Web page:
Think at London Business School
The year is 1816. Investors are excited by a boom in a new technology. Cash is pouring in and the returns are appetising. Wind forward a few years and people who put their money into this innovative industry are doing well: between 1816 and 1824, stock prices more than doubled, up 140%.
The industry in question was canals. Emerging as a disruptive technology, the canal systems made the carrying of goods far cheaper than by horse and cart.
Then, in 1825, the Stockton and Darlington Railway opened for business. The disruptor became the disrupted.
Once rail freight became established, it was 60 times more efficient than canals in ton miles per day. Over the following quarter century, stock prices in canal companies fell by 70%.
It was the turn of railways to boom: in 1835, the stock prices of railroad companies doubled within a single year – although they subsequently fell back to their previous level. They doubled again by 1845, then fell by two-thirds by 1849.
There are clear lessons to be learned, even now. We vividly remember the boom in technology stocks in the second half of the 1990s and the subsequent bursting of that bubble: the index of US technology stocks rose nine-fold to a peak in March 2000, then fell by 82% in the following two-and-a-half years.
There is nothing new about booms and busts in the valuations of innovative industries. In his book Engines that Move Markets, Alasdair Nairn looks at the history of investments in new technologies. In many cases, these innovations are greeted with scepticism and derision. Take one example. In 1825, the year of the Stockton and Darlington railway, the Quarterly Review – an influential literary and political periodical of the time – opined: “What could be more palpably absurd than the prospect of locomotives travelling twice as fast as stage-coaches?”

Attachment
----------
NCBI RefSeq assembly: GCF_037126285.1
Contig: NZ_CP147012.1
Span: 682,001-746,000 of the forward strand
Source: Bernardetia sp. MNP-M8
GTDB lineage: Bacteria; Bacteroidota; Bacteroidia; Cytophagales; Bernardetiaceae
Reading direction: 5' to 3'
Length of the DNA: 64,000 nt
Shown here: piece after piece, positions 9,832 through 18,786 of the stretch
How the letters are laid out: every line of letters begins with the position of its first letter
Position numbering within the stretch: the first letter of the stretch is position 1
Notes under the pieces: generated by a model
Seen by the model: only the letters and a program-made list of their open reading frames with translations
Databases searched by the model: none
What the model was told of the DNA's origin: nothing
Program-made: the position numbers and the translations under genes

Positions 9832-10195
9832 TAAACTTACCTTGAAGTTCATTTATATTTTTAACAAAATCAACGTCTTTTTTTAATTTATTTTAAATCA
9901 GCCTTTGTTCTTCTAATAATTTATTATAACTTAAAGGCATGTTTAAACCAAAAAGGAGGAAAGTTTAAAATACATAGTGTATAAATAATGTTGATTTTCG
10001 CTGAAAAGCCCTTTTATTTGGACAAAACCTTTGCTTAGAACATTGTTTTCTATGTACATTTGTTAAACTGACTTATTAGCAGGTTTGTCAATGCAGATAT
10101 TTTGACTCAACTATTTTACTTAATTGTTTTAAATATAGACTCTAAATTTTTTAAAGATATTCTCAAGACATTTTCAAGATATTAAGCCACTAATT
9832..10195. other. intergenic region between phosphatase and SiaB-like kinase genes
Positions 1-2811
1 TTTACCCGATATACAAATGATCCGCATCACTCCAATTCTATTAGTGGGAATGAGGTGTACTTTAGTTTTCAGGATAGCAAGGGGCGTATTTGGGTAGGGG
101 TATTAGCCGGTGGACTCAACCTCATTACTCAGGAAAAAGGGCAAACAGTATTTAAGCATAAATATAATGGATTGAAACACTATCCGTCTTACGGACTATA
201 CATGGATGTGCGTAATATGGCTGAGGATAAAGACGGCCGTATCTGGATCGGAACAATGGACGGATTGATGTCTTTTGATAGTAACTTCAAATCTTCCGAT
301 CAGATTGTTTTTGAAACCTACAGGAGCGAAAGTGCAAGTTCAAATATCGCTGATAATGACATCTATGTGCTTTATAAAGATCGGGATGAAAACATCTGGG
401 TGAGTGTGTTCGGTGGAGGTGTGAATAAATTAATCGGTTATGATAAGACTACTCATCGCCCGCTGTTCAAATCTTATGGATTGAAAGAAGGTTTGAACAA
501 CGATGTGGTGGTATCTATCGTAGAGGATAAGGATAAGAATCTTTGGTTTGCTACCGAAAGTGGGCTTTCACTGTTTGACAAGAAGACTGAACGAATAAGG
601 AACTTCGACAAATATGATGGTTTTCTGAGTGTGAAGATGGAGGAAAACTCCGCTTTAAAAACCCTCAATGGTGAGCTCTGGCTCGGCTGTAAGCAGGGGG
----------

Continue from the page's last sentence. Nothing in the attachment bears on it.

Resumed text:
In many cases though, this scepticism is followed by over-enthusiasm, with new technologies leading to stock market bubbles: investors suspend rational valuation. In time, that euphoria wanes, and valuations come back to earth.
So does this mean that investors should steer clear of new-fangled technologies? Are they simply being lured into a boom that is going to go bust? Not necessarily.
Look again at the example of the dotcom boom. It is certainly true that the huge increase in valuations from 1995 to 2000 was not sustained. But after that boom went bust, there was a marked recovery. In fact, since 1995, technology has turned out to be a strikingly good investment for those with the nerve to hold on throughout: annualised returns have grown 10.3% a year, beating the 6.9% for US stocks as a whole over the past 24 years.
Perhaps, then, the lesson is to avoid industries that appear to be in terminal decline? Again, that’s not necessarily true. Take the example of railways. At the start of the 20th century, in the US they accounted for 63% of the value of US stock market; in Britain, they represented almost half the market.
No longer. Railroads now account for a vanishingly small proportion of stock market investments. Over much of the 20th century, railway stocks performed badly as their industry faced new competition. The 1950s and 1960s were particularly difficult as trucking lured away freight traffic. Americans took to their cars. Airlines creamed off long-haul passenger traffic. Many railroad companies went bust. In 1970, the collapse of Penn Central marked the largest bankruptcy the US had ever seen.
But look at what happened subsequently. The railroad industry in the US was nationalised and productivity increased. That meant railroad stocks picked up. In fact, they did so well that they more than compensated for their earlier weakness. Indeed, since 1900, they actually outperformed the US stock market as a whole.